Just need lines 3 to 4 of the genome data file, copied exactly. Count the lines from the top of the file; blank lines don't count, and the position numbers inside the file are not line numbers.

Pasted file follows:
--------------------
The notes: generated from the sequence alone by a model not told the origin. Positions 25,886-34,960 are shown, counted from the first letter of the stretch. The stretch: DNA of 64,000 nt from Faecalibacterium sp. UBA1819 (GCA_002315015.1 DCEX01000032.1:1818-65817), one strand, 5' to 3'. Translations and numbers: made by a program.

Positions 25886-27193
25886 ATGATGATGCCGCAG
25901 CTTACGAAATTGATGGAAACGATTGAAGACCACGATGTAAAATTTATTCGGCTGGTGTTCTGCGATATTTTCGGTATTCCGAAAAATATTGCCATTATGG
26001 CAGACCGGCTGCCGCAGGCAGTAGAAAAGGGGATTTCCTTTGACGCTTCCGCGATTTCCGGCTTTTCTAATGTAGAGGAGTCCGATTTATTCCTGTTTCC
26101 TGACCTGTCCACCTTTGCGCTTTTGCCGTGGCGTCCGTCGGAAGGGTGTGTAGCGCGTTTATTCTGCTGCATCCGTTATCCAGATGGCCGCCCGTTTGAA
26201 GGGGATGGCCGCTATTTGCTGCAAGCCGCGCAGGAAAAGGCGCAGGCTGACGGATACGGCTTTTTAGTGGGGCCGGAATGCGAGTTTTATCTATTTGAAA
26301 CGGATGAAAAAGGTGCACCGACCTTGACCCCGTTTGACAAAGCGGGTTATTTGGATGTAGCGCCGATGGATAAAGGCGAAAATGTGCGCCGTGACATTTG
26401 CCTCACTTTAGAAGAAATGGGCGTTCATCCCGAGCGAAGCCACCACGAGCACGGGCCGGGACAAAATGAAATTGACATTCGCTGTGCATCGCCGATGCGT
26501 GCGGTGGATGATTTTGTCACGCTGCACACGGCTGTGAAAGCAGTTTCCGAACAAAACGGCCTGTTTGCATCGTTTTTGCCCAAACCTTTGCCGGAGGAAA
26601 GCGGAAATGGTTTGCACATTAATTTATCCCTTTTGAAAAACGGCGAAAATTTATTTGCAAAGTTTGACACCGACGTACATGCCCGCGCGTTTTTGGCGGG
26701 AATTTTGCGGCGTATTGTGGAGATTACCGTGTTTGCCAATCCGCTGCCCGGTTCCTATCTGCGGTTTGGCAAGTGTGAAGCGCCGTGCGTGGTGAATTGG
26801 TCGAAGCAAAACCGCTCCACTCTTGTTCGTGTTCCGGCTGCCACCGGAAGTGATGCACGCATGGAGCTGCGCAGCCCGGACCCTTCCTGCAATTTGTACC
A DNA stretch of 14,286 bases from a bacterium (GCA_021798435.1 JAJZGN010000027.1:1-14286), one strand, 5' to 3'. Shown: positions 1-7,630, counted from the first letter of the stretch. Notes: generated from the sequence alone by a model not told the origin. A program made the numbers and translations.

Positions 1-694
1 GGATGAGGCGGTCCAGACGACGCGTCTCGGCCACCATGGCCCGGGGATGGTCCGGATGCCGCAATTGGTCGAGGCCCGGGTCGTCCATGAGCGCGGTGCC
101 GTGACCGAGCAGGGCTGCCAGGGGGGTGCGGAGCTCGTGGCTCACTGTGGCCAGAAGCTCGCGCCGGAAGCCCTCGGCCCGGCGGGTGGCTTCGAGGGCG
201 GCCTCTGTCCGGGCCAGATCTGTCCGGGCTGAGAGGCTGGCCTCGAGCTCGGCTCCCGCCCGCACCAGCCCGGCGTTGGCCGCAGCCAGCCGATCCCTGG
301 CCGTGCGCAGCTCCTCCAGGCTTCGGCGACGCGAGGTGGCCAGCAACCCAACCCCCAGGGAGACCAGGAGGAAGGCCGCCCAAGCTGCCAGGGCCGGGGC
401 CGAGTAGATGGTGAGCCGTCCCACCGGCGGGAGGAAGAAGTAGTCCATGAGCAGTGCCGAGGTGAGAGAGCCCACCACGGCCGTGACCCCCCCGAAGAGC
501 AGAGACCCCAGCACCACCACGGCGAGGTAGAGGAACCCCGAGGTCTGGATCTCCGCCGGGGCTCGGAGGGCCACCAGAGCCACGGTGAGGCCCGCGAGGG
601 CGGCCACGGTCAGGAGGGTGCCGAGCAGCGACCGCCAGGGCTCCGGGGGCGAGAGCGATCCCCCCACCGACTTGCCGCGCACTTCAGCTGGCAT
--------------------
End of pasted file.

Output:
25886 ATGATGATGCCGCAG
25901 CTTACGAAATTGATGGAAACGATTGAAGACCACGATGTAAAATTTATTCGGCTGGTGTTCTGCGATATTTTCGGTATTCCGAAAAATATTGCCATTATGG